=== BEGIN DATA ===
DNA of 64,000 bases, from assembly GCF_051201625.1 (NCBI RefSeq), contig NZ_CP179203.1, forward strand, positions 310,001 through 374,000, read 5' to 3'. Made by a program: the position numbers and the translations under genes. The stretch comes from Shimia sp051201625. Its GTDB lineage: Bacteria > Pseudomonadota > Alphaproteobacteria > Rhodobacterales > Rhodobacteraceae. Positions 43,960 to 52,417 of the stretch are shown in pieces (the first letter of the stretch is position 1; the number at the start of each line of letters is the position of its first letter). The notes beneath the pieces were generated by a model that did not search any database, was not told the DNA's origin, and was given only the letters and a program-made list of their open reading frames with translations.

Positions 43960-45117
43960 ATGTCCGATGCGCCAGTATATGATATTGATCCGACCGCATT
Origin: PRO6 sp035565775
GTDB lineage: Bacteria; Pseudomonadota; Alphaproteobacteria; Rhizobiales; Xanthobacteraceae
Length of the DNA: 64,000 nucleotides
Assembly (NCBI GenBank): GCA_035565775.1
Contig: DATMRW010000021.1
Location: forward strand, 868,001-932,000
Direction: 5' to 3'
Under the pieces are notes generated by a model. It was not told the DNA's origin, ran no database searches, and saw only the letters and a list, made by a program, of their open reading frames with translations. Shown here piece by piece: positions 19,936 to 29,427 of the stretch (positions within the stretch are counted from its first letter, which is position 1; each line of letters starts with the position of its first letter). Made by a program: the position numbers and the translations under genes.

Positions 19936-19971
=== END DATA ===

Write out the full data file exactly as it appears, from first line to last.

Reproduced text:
DNA of 64,000 bases, from assembly GCF_051201625.1 (NCBI RefSeq), contig NZ_CP179203.1, forward strand, positions 310,001 through 374,000, read 5' to 3'. Made by a program: the position numbers and the translations under genes. The stretch comes from Shimia sp051201625. Its GTDB lineage: Bacteria > Pseudomonadota > Alphaproteobacteria > Rhodobacterales > Rhodobacteraceae. Positions 43,960 to 52,417 of the stretch are shown in pieces (the first letter of the stretch is position 1; the number at the start of each line of letters is the position of its first letter). The notes beneath the pieces were generated by a model that did not search any database, was not told the DNA's origin, and was given only the letters and a program-made list of their open reading frames with translations.

Positions 43960-45117
43960 ATGTCCGATGCGCCAGTATATGATATTGATCCGACCGCATT
Origin: PRO6 sp035565775
GTDB lineage: Bacteria; Pseudomonadota; Alphaproteobacteria; Rhizobiales; Xanthobacteraceae
Length of the DNA: 64,000 nucleotides
Assembly (NCBI GenBank): GCA_035565775.1
Contig: DATMRW010000021.1
Location: forward strand, 868,001-932,000
Direction: 5' to 3'
Under the pieces are notes generated by a model. It was not told the DNA's origin, ran no database searches, and saw only the letters and a list, made by a program, of their open reading frames with translations. Shown here piece by piece: positions 19,936 to 29,427 of the stretch (positions within the stretch are counted from its first letter, which is position 1; each line of letters starts with the position of its first letter). Made by a program: the position numbers and the translations under genes.

Positions 19936-19971